MPA style papers in Middle school?

My 8th grade son is having to write a 5 page paper on WW1 and his teacher is insisting on strict MPA format. Here is a LINK to what this style is.

I didnt have to do this till college.

So I’d like to ask, when was the earliest you had to write a school paper using a strict writing format like MPA or maybe APA?

MLA I didn’t encounter until college.
I personally think it’s a great idea he’s being exposed to it sooner than later.

My son, currently a senior, had to start writing MLA style papers starting in 6th grade (first year of middle school). I didn’t have to use MLA formatting until junior year of high school.

Middle school sounds about right. English classes at that point were very much about grammar, research, and citations, rather than enjoying good books. That happened in high school, after we were supposed to have mastered the basics of the essay.

Eighth grade seems about right to be honest. I first had to use MLA as a freshman in high school, so that’s only a year difference.

My own personal problem is that MLA is pretty uncommon outside school assignments. I’m an official card-carrying member of the MLA, and I’ve never used it in anything that I’ve published. It’s pretty much all Chicago, with a bit of APA thrown in.

I would have found this liberating by knowing exactly what my teacher wanted.

I think I started it in high school, so 8th grade does not seem too much earlier, and still better than college.

One thing is that, if you do eventually move on up from undergrad, or even if you do publishable research, most journals have their own little variances and nitpicks about MLA or APA. You end up not using one specific way, but more whatever the journal you’re interested in says it wants.

It’s not all that difficult to follow MLA style, and it’s good training for when it’s required in college.

I had to do a research paper, with footnotes, bibliography, etc. in 6th grade. I’m pretty sure I was told how to do them.

I don’t recall ever in my academic career learning about any specific format by name, though (MPA, etc.).

That was my experience, too. I had been taught all the style elements while in what was then called junior high, but didn’t have a name for it until I reached college and Eng Comp I.

I would have much preferred MLA in middle school to the bullshit with “cards” we had to do in 7th and 8th grade.

I think we started in 9th grade. I do remember it was not fun doing those papers on a typewriter!

Junior high (Seventh grade)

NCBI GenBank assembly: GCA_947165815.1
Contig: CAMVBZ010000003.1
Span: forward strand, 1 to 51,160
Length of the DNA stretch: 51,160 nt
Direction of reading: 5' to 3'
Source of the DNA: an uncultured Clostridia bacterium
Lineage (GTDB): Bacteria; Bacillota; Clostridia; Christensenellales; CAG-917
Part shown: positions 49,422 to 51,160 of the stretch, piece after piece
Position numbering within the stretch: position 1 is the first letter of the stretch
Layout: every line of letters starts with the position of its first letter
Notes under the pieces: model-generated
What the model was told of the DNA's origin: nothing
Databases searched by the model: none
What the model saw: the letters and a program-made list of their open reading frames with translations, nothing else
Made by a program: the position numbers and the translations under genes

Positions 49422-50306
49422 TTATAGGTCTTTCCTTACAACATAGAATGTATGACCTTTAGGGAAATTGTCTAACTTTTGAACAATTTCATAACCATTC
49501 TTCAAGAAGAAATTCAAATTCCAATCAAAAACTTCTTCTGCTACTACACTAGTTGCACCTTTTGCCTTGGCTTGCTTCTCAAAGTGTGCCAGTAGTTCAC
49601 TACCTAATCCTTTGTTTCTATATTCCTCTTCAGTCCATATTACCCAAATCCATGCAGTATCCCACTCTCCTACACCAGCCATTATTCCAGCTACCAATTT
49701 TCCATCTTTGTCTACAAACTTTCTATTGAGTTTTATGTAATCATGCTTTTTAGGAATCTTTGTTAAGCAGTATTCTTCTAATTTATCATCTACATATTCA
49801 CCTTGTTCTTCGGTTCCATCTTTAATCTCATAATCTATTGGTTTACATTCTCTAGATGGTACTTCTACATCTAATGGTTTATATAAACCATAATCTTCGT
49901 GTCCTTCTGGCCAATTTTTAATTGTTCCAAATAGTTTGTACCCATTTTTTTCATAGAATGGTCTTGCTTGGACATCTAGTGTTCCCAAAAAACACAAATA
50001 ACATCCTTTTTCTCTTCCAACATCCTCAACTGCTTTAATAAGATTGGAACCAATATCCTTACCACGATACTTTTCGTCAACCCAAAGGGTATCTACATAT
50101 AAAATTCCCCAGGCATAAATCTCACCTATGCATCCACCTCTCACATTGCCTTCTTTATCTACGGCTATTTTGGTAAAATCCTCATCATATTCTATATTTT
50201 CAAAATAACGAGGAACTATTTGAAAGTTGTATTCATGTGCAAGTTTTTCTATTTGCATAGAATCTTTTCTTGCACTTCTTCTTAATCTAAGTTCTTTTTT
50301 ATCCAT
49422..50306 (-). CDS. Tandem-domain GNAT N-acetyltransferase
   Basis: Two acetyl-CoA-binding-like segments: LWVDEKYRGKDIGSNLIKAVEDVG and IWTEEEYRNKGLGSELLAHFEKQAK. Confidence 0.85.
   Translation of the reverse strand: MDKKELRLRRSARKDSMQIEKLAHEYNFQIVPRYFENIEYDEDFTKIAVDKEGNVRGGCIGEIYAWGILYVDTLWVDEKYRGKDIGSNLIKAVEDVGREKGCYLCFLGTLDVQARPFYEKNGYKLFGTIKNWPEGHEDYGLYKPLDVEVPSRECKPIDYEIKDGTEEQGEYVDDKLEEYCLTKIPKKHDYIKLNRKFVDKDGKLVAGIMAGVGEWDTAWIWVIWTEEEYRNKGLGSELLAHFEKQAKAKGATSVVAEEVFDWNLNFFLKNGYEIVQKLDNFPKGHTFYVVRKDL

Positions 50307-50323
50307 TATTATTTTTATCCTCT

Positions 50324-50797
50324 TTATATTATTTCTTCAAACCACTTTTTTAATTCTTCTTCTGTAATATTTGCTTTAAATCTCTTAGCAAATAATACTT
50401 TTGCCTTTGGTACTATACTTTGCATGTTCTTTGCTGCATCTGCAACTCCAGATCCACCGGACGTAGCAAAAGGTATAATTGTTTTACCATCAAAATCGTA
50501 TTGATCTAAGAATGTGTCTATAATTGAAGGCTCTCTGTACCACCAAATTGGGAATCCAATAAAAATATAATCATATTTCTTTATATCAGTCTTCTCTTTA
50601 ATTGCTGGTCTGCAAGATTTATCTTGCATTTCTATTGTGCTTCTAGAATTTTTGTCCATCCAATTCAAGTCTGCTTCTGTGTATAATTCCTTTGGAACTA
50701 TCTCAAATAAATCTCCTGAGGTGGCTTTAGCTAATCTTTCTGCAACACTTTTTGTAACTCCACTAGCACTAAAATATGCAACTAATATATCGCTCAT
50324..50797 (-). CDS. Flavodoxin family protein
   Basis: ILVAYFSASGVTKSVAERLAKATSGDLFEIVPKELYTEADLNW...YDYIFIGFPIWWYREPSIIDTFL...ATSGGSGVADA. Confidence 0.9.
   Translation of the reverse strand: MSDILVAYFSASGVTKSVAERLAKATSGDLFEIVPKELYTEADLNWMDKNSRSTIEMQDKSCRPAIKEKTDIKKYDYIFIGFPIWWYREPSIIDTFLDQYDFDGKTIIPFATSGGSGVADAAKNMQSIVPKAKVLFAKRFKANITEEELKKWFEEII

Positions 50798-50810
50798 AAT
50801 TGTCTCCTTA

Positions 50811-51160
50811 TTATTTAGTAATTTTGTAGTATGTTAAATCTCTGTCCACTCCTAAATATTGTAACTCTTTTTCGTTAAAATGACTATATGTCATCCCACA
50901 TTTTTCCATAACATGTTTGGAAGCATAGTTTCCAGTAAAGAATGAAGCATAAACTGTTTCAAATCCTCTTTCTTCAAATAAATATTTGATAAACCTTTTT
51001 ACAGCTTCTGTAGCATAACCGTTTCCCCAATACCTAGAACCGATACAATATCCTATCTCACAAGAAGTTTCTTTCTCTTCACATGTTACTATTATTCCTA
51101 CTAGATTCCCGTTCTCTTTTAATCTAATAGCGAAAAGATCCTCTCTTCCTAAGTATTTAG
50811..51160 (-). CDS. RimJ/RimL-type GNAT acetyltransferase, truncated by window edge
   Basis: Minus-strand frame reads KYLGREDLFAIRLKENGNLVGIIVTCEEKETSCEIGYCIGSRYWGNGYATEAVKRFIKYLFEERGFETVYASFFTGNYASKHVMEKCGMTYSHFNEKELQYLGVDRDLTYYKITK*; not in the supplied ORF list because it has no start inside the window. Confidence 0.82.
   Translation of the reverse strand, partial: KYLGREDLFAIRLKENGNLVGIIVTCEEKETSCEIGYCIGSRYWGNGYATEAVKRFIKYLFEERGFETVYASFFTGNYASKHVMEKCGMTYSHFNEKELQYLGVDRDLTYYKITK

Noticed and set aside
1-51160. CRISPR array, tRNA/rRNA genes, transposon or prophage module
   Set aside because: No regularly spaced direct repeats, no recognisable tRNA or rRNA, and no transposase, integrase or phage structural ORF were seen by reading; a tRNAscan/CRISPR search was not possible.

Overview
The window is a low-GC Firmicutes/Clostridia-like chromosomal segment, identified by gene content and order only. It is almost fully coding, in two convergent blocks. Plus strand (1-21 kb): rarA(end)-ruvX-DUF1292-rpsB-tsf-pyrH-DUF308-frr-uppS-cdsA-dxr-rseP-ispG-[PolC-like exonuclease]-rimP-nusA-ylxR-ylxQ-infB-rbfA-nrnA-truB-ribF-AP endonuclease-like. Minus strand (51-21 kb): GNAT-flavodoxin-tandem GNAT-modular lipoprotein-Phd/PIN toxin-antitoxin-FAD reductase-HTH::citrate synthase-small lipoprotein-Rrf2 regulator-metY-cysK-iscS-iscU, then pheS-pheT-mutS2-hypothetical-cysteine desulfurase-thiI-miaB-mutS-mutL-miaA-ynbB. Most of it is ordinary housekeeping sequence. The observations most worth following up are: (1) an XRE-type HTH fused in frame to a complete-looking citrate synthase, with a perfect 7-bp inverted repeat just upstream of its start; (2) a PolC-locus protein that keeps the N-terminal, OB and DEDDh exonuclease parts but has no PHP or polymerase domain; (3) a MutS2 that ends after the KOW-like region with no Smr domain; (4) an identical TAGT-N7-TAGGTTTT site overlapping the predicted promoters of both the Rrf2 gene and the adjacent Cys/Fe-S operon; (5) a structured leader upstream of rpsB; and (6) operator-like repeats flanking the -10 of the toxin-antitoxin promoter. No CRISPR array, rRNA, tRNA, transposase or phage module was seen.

7th Grade.

I had an MLA Nazi. I am sure she knew that if she drilled it hard enough when they are young, the students would consider it as part of God’s created nature, and never question it again.

Yep, same here although in my case not until 2nd year High School (1976). We were simply taught how to do them and what was expected, in a sort of loose multipronged effort from our Spanish, English, and advanced History teachers.

Heck, no notion of those “branded” styles until after I myself was out of undergrad. It was always getting from the prof at the start of the course something to the effect of “in my classes, (or, in this Department) your papers must be done with the following requirements:”, or having that description occupying a large part of a journal’s submission guidelines page.

My kids started doing them in sixth grade. Pain in the back end.

APA in middle school. MLA and APA in high school. MLA and AMA in college.

I already came out as a dinosaur from the manual-typewriter and card-catalogue age – any temporal frame-of-reference for those of you who were doing standardized formats, and calling them that, since Middle School? I must just assume that kids growing up in the Web Age all get socked with this by Grade 6 or so.

We had to do footnotes, not endnotes, and not any in-paragraph citations - just the numbers. It was the typewriter era, so my English teacher would haver her ruler out to make sure that there was not too much space. Pain in the ass.

Then I got the first Macintosh, with MS Word 1.0 and built-in footnoting capabilities. Several classmates came over to use my computer and print on the imagewriter. The teacher called me up due to Microsoft putting too much space on one page (the combination of not having any orphan sentences from paragraphs plus the footnote made a large space she did not like). My response, “This is the future - you need to adjust.” Her patience with me (or tolerance) was remarkable.

When I got to college, footnotes or endnotes were fine. The faculty didn’t care in political science or economics where I was.

One son got hit with MLA in 9th grade when he transferred to a private school. The younger one started MLA in 6th grade / middle school at a private school.

When you speak of “cards”, are you talking about the thing where you would carry around a stack of index cards and carefully fill one out for each book you looked at? Then, when you were ready to write your paper, you would have a stack of index cards with bibliographic information and important points for you to copy off of.

I remember having to do that with index cards. What a pain! I hated trying to write on those cards. I remember asking if I could just write everything in my notebook instead and being told no, must use index cards. I’m still not really sure why.